“If you can survive medical school, you can learn to handle your finances, you just need someone to point you in the right direction.”
- Started Investing in Stocks and Mutual Funds 1999.
- Sold all mutual funds, stocks, CDs, Bonds 2004.
- First Real Estate investment 2005.
- Graduated Medical School 2006.
- Board Certified in Anesthesia 2010.
- Founded Investment Club 360 in 2010.
- Obtained Real Estate licence 2011.
- Founded FundingNest.com 2015.
- Published “Make It, Keep It” 2016.
- Founded Baluch Bulletin in 2016.
I knew from an early age I wanted to follow my father into medicine. As the son of an internal medical specialist, I always felt like I had the inside scoop, so I was going in with my eyes open.
Anesthesia appealed to me because it’s acute in nature, intense, and unique. As an anesthesiologist, I deal with one patient at a time. There isn’t the mass volume of other medical professions. I’m able to comfort people when they need it the most, right before a scary surgery, after a serious trauma, when they are having the worst pain delivering a baby, etc. Being a laid back kind of guy, I must admit I also enjoy basically wearing my pajamas to work and never having to worry about a bad hair day!
There was always one aspect of my dad’s life that I didn’t want to imitate, though, and that was financial. Although he did some basic stuff like building a savings account, and was able to provide a college fund, lack of planning and understanding investments let to me having to pay my way through med school. My parents did everything they could to give me the best start in life, and I’m eternally grateful and proud to be their son, but I was determined to educate myself financially from the outset.
Since they don’t teach this stuff to medical students in college, I learned from the street, and from reading over a hundred books, listening to audiobooks and studying executive summaries. By the age of nineteen, I had two financial advisors. (also a maxed out Roth IRA, twenty-five thousand dollars saved for emergencies, a CPA, and a financial planner!).
I had some small business failures when I was twenty-one and twenty-two, and learned from them. I tried to get in on real estate fix and flips, but with no experience and no mentors, I made some expensive mistakes. I’m glad I made those mistakes early on, and haven’t had any setbacks since.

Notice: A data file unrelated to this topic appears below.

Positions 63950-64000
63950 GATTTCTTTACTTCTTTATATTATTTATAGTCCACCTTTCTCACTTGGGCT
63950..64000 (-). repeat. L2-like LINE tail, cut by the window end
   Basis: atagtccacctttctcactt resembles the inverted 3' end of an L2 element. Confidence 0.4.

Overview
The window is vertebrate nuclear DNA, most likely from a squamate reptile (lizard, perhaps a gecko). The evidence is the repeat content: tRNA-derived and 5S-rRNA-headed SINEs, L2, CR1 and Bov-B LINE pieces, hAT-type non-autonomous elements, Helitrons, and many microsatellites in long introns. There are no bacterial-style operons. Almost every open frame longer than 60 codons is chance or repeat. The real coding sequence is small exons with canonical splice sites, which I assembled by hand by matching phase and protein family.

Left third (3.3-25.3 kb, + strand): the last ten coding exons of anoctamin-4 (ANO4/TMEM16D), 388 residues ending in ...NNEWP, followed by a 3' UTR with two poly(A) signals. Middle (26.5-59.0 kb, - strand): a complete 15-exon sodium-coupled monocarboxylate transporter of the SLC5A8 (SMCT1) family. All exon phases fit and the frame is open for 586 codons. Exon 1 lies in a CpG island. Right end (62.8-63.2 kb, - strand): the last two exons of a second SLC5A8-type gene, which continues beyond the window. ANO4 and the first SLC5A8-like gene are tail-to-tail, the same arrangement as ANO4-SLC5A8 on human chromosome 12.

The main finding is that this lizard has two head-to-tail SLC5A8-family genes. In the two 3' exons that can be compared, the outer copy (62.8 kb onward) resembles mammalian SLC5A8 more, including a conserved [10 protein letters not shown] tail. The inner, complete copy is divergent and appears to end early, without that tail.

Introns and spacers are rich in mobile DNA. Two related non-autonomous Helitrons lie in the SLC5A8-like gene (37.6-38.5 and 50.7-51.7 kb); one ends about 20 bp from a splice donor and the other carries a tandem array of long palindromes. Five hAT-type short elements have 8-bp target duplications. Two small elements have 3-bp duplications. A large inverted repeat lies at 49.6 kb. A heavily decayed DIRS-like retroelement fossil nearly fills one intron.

Some of the best teaching I had came from mentors who had been there, done that. I soon realized that none of the financial advisors were retiring early, diversified into alternative asset classes such as real estate or hard money lending, business, etc. In 2005, at the age of twenty-seven, I dumped all my stocks, paying the ten percent penalty, and went all in on multifamily real estate. I started making closer to twenty percent returns consistently and have never looked back. I got my series sixty-three and twenty-two securities licenses, and set up Investment Club Realty, LLC, and later, Funding Nest.
It wasn’t until I started talking to other investors, financial advisors, and asset managers, I realized my father wasn’t unique, or even an anomaly, amongst doctors. Rather, he was a product of the medical training establishment.
Among financial professionals, the consensus is that doctors don’t know anything about money. Most of them invest in failing businesses and are too busy to practice due diligence. The issue with most medical professionals is that they just don’t understand how money is made or lost in the investments, making them easy targets for scammers.
Investing is a learned art and many people fall victim to these mistakes, it is not limited to one profession or another.
Coupled with this prevalent lack of financial sophistication, I started to realize that the majority of physicians, from surgeons, consultants, dentists, to family and general practitioners, are living a precarious lifestyle. Many have crippling debts. Despite high incomes, most have little to no safety net. When that income relies on showing up every day, working long hours, and an ability to perform specific highly skilled tasks, what would happen to the majority of them if they burn out, or become incapacitated? How would they financially survive?
And so the need for financial education for medical professionals became apparent. I spent months thinking about the various questions my colleagues regularly ask me, and compiled them into the core framework that became the outline for the book, “Make It, Keep It.” It quickly became apparent that some subjects are just too vast to cover in any great depth in such a short financial primer, so I’ve set up BaluchBulletin.com with a resource section to provide more in-depth explanations.
It is my sincere hope that between this and following books, and the resources available on the website, you will develop sound financial management skills, escape the “clueless doctor” stereotype, and create a solid financial future for yourself and your family.
Adapted from the preface of Make It, Keep It: The New Rules of Wealth Preservation for Medical Professionals.